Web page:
This is probably the hardest part of the recipe, the proper mix wetness. Too wet, and it breaks up during frying (because the water within it bubbles up and tries to get out). Too dry and they come out tough -instead of fluffy.

Part 2 is much easier and more fun, and as I said earlier, for the first time, try to find and use a good ready mix, and learn the consistency and frying with that, then mix your own.

I'll send this now so i don't lose it, will come back to cover part 2.

Last edited by taboule; 4 Weeks Ago at 02:24 PM.
taboule is offline   Reply With Quote
Old 4 Weeks Ago   #8692
bower
Tomatovillian™
 
bower's Avatar
 
Join Date: Feb 2012
Location: Newfoundland, Canada
Posts: 6,299
Default

Taboule, this is so awesome. I use chick pea flour so usually have some, but the last time I bought it there was no plain available, I ended up buying a mix of chick pea and fava! Works as well in my recipes too. Not sure if there is four cups there though.
Also need to go through my garlic and dry any that are not to keep longer. I don't have any garlic powder but home made is the best!



The falafel mix I bought back when, was useless... it had pretty large slivers of dry beans in it! which did not soften at all in the process, so not really fit to eat. And they did fall apart, just as you said, now that you mention it. I could see mixing some up, and put into a closed container in the fridge overnight, to develop some proper tack.

And I'm going to practice as much as it takes, to learn how to do this!
bower is offline   Reply With Quote
Old 4 Weeks Ago   #8693
taboule
Tomatovillian™
 
taboule's Avatar
 
Join Date: Jul 2013
Location: MA
Posts: 813
Default

Glad the long winded explanations didn't turn you off .. To me the only way i understand anything, and also remember it is when I see the mechanics/physics, and the reasoning behind it. Proportions of a recipe dont interest me as much as what each ingredient contributes, and how they work together.

One last addition to this (part 1) is I've seen recipes, and enjoyed eating falafel that looked green inside, as it had fresh herbs -parsley or cilantro. Very tasty, although I havent tried making it myself, so you may want to also experiment with that.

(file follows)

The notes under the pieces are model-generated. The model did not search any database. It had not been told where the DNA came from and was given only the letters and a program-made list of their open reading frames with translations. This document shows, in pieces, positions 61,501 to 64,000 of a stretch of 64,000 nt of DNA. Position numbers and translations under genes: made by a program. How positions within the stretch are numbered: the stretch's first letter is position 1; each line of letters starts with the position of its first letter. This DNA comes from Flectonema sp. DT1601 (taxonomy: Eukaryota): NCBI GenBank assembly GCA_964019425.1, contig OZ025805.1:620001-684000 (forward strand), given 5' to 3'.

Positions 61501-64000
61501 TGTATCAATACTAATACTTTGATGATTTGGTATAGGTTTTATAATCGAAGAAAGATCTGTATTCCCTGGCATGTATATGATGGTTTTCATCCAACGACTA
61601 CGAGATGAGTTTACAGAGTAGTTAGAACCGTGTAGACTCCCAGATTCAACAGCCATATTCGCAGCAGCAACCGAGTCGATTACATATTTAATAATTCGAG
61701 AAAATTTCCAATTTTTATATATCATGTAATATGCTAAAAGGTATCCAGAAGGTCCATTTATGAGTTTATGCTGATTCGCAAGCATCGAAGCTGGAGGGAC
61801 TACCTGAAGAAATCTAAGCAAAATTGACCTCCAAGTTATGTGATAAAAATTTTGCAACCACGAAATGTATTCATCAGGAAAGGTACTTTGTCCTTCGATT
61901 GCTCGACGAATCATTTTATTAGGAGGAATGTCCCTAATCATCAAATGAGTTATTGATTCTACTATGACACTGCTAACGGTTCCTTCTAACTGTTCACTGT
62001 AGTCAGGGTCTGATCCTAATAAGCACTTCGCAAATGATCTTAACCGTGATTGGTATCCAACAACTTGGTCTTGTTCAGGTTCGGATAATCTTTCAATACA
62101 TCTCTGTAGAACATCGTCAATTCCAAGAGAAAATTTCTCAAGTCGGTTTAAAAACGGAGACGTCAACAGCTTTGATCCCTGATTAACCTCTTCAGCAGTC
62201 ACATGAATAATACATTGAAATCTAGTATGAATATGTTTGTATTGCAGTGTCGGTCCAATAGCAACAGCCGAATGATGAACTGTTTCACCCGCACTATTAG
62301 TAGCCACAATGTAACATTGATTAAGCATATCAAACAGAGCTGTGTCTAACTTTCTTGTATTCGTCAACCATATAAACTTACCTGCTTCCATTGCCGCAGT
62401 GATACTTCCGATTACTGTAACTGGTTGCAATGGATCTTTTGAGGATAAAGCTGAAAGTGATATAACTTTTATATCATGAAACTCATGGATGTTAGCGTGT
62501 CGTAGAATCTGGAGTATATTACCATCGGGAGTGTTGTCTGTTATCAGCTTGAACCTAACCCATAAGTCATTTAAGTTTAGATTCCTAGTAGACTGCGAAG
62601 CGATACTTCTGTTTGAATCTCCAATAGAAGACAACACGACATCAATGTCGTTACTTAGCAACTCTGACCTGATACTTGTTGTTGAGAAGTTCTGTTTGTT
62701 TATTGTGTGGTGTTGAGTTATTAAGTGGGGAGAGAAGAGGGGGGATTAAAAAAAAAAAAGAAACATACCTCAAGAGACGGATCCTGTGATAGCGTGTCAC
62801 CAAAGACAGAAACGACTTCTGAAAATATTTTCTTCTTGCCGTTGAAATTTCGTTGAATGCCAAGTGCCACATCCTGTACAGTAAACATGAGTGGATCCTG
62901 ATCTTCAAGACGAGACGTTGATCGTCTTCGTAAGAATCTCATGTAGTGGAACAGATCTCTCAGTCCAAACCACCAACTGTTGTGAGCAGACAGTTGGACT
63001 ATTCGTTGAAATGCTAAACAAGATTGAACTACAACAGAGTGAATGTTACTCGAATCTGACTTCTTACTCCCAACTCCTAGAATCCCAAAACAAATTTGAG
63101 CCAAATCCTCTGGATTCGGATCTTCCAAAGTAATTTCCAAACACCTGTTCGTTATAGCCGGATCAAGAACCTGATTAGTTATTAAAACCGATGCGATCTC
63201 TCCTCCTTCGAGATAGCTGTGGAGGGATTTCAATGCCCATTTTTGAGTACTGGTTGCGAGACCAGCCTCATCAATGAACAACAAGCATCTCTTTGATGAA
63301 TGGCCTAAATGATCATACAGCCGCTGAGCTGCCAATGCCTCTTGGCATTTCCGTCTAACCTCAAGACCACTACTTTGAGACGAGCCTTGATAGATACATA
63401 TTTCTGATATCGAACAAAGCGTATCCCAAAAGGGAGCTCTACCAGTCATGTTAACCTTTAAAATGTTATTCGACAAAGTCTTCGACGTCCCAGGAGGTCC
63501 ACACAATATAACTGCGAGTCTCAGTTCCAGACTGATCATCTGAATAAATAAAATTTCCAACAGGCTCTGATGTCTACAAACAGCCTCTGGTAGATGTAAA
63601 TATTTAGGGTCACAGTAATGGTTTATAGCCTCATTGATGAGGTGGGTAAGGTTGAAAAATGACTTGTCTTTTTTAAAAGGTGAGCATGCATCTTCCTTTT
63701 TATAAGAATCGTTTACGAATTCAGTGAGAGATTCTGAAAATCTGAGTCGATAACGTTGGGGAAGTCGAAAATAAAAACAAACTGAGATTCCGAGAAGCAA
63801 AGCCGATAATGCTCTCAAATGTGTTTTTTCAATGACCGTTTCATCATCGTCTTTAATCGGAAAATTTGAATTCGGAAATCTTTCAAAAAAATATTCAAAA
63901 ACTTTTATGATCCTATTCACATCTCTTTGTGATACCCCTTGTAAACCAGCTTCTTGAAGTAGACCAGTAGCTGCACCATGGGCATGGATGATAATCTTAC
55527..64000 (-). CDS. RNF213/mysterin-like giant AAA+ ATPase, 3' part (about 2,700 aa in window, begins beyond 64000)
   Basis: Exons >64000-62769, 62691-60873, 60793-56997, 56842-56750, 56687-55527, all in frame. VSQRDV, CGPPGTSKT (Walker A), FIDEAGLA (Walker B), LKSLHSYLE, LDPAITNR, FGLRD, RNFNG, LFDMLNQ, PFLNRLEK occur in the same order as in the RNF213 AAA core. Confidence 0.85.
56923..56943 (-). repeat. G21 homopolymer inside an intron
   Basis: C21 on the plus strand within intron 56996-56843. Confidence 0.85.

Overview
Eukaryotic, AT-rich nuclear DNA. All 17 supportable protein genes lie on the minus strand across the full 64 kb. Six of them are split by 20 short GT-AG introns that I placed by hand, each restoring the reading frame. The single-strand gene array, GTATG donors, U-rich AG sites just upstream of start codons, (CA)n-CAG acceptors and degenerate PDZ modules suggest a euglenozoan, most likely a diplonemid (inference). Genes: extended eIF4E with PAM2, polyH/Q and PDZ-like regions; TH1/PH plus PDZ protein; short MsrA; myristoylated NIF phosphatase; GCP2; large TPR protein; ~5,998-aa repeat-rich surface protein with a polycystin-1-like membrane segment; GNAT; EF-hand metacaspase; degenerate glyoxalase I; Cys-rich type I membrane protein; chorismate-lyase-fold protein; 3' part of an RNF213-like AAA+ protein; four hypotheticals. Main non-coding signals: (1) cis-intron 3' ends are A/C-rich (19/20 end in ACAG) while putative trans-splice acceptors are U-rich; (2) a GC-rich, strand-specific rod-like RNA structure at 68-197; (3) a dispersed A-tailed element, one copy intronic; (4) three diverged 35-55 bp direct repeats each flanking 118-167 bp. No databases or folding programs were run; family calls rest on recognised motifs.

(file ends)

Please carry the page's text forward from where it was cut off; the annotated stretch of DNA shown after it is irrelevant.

Part 2, eating them:

Condiments that make it a rounded meal:

Chopped parsley and radishes
Diced tomatoes
Diced cuke and turnip pickles -the latter is jarred with a few beets that give it the prettiest purple color, found in ME stores
Optionally, pickled hot peppers

Need large pita bread, preferably the thinner type that easily separates into 2 sheets. Break up 3 or 4 hot patties on the Pita, in a single diametrical line, add the condiments, then scoop a generous amount of taratour on the entire works, roll into a tight cylinder (we call it "aarouss") then enjoy. Scoop additional tahini to keep it juicy and dripping down your chin.

This is the traditional way I grew up with, one can vary as they wish. it also doesnt need to be in a roll, tastes the same eaten from a plate. We typically don't use lettuce, think of it as only a filler.
taboule is offline   Reply With Quote
Old 4 Weeks Ago   #8694
bower
Tomatovillian™
 
bower's Avatar
 
Join Date: Feb 2012
Location: Newfoundland, Canada
Posts: 6,299
Default

This is wonderful and just what I needed! The explanations are the best part.
I am missing a couple of ingredients - garlic powder and - I don't think there's any dried parsley either, I just potted up tiny parsley seedlings this afternoon so there'll be a wait but they're on the way.


I really love the taste of the traditional falafel, so I will definitely be making it that way - but for now I'm going to start with a quarter batch and substitute fresh garlic and - not sure what to sub for parsely. I have fresh celery leaf and fresh rosemary... maybe rosemary would be best..


A special friend of ours is in town with her little one I haven't met yet, so my two friends are bringing her and their children tomorrow afternoon for some cooking and eating and fun. So I'll put the test batch in the fridge for the night and we'll add that to the menu.
And now I need a recipe for pita bread....
bower is offline   Reply With Quote
Old 4 Weeks Ago   #8695
bower
Tomatovillian™
 
bower's Avatar
 
Join Date: Feb 2012
Location: Newfoundland, Canada
Posts: 6,299
Default Pita bread

Here's a simple recipe and a great video... I can do this.

https://www.youtube.com/watch?v=NPiA69p4gqE
bower is offline   Reply With Quote
Old 4 Weeks Ago   #8696
taboule
Tomatovillian™
 
taboule's Avatar
 
Join Date: Jul 2013
Location: MA
Posts: 813
Default

Instead of parsley, try cilantro instead -if you have it. It is after all another form of (Chinese) parsley. 2nd best would be celery IMO.

Now to the other omelet recipes for UPCountryGirl.

I'm not sure how much detail you'd like: most omelets are made up of 1) the egg mixture, 2) filling, and 3) topping (optional)